The authors also found evidence suggesting a combination of electroacupuncture and pain medication may be more effective than alone. This is promising, as it could mean that using Electroacupuncture for pain relief may reduce the need for high doses of medicine.
Side Effects of Electroacupuncture
The side effects of Electroacupuncture include:
- Mild nausea
- Dizziness, feeling faint, or fainting
- Pain or light bleeding when the needle is inserted
- Redness or bruising at the needle site
- Infection at the needle site, though this is rare when single-use sterile needles are used
If the tingling or vibration of the electric current causes discomfort, tell your acupuncturist immediately. If the voltage is too strong, the sensation could become unpleasant. Electric shock is possible, but it’s rare if your acupuncturist is trained and the machine works properly.
Electroacupuncture is very safe when done by a skilled provider. However, Electroacupuncture can cause internal injuries or even electric shock if performed incorrectly.
In addition, you shouldn’t try Electroacupuncture if you:
- Are pregnant
- Have heart disease
- Have had a stroke
- Have a pacemaker
- Have epilepsy
- Experience seizures
Choosing a Provider for Electroacupuncture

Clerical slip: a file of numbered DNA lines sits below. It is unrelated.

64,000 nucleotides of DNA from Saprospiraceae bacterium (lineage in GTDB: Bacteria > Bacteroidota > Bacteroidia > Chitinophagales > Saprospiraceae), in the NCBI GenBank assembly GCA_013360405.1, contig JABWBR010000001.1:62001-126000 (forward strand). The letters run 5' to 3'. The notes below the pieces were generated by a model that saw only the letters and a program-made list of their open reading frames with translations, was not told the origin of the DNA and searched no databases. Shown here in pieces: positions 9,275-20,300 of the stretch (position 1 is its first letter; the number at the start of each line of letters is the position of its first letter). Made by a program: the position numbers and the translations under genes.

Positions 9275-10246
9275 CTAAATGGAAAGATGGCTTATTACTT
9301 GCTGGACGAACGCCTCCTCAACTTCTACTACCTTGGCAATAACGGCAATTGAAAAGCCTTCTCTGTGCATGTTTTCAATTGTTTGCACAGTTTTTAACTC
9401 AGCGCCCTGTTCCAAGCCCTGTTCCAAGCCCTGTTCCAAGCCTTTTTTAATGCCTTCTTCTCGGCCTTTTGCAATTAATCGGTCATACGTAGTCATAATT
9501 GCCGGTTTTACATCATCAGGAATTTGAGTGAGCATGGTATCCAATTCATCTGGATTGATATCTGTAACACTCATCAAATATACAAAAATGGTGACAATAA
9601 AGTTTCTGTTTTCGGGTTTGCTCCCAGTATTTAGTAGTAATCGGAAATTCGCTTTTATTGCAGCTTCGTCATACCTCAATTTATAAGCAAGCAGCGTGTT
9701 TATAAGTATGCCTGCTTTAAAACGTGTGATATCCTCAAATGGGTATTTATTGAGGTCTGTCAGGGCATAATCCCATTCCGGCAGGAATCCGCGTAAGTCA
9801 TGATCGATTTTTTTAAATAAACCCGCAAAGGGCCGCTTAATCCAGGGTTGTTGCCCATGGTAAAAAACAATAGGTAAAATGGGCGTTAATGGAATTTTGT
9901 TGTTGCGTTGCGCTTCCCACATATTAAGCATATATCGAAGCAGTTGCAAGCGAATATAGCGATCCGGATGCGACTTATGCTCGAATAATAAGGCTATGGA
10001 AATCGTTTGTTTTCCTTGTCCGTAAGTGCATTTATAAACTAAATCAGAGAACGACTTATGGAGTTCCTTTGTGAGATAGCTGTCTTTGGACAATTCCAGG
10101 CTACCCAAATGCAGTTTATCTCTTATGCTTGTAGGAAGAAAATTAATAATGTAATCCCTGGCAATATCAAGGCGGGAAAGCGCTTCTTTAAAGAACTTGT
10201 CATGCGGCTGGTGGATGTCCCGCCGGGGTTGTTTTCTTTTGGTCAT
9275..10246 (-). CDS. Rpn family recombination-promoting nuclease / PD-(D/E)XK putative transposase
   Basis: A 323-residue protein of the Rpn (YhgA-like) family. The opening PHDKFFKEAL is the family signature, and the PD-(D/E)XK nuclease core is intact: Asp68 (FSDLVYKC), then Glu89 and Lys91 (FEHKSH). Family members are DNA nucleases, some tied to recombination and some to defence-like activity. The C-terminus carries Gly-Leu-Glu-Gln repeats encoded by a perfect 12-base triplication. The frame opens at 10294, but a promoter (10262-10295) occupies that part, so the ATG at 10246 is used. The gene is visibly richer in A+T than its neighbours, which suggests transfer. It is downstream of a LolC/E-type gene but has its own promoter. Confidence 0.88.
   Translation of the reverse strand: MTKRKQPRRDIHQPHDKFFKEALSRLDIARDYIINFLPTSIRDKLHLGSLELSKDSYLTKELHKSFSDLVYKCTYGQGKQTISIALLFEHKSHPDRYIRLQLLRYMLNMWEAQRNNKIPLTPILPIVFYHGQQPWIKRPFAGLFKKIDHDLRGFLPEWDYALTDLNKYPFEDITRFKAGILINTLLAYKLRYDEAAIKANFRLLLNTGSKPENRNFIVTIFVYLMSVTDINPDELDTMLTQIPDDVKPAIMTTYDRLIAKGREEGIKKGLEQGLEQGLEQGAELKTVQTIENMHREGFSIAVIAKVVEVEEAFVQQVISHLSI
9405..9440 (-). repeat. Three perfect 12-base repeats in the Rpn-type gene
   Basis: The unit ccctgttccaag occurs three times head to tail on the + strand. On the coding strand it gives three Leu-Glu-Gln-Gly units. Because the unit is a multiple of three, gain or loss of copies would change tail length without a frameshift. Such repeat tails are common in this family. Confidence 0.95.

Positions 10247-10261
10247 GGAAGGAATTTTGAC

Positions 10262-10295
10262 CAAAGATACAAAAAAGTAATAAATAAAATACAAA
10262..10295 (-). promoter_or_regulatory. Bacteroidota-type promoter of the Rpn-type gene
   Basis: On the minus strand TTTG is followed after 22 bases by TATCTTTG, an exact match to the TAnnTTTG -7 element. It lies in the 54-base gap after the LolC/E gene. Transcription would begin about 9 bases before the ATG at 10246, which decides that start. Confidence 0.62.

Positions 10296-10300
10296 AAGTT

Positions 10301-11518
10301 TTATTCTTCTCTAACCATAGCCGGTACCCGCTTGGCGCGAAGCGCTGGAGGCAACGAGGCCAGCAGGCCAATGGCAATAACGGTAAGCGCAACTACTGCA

If you’d like to try Electroacupuncture, you’ll first need to find a state-licensed acupuncturist. Make sure to ask if they offer electrical stimulation when you call to get more information. Not all acupuncture clinics offer this treatment.
Before making an appointment, consider asking the practitioner a few questions, such as:
- Do they have training or certification in Electroacupuncture
- How long does a typical treatment last
- How long they’ve been treating clients
- If they have experience using Electroacupuncture to treat your symptoms
- Does the office accept medical insurance
If you’re worried about pain or discomfort, let the Doctor know. They should address your concerns and help you feel comfortable before your first session.
Acupuncture usually takes numerous treatments over several weeks to make a difference, so expect to be asked to return for more treatments. Even if the acupuncturist you choose accepts health insurance, not all insurance providers cover acupuncture.
Electroacupuncture is closely related to acupuncture but involves stimulating two needles with an electrical current. Some believe that this enhances the healing properties of traditional acupuncture.
There’s limited evidence to support the many claims made about Electroacupuncture. But research does suggest it may help with several health issues, including arthritis, acute pain, and chemotherapy side effects.
Acupuncture is a well-studied and evidenced-based practice that has been used successfully for thousands of years. Integrative Health and Rehabilitation provides acupuncture, dry needling, and electroacupuncture to Arvada, Denver, and Wheatridge, Colorado, patients. If you are interested in experiencing Electroacupuncture, schedule a free consultation today.